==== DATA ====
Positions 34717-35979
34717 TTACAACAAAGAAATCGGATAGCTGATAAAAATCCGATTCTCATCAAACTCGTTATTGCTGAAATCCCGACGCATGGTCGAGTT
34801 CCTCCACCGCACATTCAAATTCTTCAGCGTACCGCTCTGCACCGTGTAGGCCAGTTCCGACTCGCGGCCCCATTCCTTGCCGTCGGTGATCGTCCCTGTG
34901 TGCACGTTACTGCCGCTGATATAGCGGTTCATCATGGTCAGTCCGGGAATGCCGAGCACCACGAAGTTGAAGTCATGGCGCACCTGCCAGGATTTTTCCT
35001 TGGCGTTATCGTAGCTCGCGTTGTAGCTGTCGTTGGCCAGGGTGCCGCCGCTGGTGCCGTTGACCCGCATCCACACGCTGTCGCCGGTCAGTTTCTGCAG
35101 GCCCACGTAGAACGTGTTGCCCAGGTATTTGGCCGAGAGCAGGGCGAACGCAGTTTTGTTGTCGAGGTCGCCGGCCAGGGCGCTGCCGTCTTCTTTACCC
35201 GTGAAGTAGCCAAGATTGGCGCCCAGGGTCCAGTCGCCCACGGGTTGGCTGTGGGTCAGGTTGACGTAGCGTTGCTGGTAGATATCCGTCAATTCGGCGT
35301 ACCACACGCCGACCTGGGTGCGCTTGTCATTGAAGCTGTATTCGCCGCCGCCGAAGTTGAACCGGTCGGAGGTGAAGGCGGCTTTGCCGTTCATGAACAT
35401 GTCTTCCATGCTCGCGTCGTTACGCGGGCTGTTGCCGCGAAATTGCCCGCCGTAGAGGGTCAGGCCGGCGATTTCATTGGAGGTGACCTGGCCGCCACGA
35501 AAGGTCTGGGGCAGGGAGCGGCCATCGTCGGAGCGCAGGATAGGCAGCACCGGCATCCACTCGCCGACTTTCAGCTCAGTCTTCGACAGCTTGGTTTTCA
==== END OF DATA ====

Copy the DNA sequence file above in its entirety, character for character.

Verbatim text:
Positions 34717-35979
34717 TTACAACAAAGAAATCGGATAGCTGATAAAAATCCGATTCTCATCAAACTCGTTATTGCTGAAATCCCGACGCATGGTCGAGTT
34801 CCTCCACCGCACATTCAAATTCTTCAGCGTACCGCTCTGCACCGTGTAGGCCAGTTCCGACTCGCGGCCCCATTCCTTGCCGTCGGTGATCGTCCCTGTG
34901 TGCACGTTACTGCCGCTGATATAGCGGTTCATCATGGTCAGTCCGGGAATGCCGAGCACCACGAAGTTGAAGTCATGGCGCACCTGCCAGGATTTTTCCT
35001 TGGCGTTATCGTAGCTCGCGTTGTAGCTGTCGTTGGCCAGGGTGCCGCCGCTGGTGCCGTTGACCCGCATCCACACGCTGTCGCCGGTCAGTTTCTGCAG
35101 GCCCACGTAGAACGTGTTGCCCAGGTATTTGGCCGAGAGCAGGGCGAACGCAGTTTTGTTGTCGAGGTCGCCGGCCAGGGCGCTGCCGTCTTCTTTACCC
35201 GTGAAGTAGCCAAGATTGGCGCCCAGGGTCCAGTCGCCCACGGGTTGGCTGTGGGTCAGGTTGACGTAGCGTTGCTGGTAGATATCCGTCAATTCGGCGT
35301 ACCACACGCCGACCTGGGTGCGCTTGTCATTGAAGCTGTATTCGCCGCCGCCGAAGTTGAACCGGTCGGAGGTGAAGGCGGCTTTGCCGTTCATGAACAT
35401 GTCTTCCATGCTCGCGTCGTTACGCGGGCTGTTGCCGCGAAATTGCCCGCCGTAGAGGGTCAGGCCGGCGATTTCATTGGAGGTGACCTGGCCGCCACGA
35501 AAGGTCTGGGGCAGGGAGCGGCCATCGTCGGAGCGCAGGATAGGCAGCACCGGCATCCACTCGCCGACTTTCAGCTCAGTCTTCGACAGCTTGGTTTTCA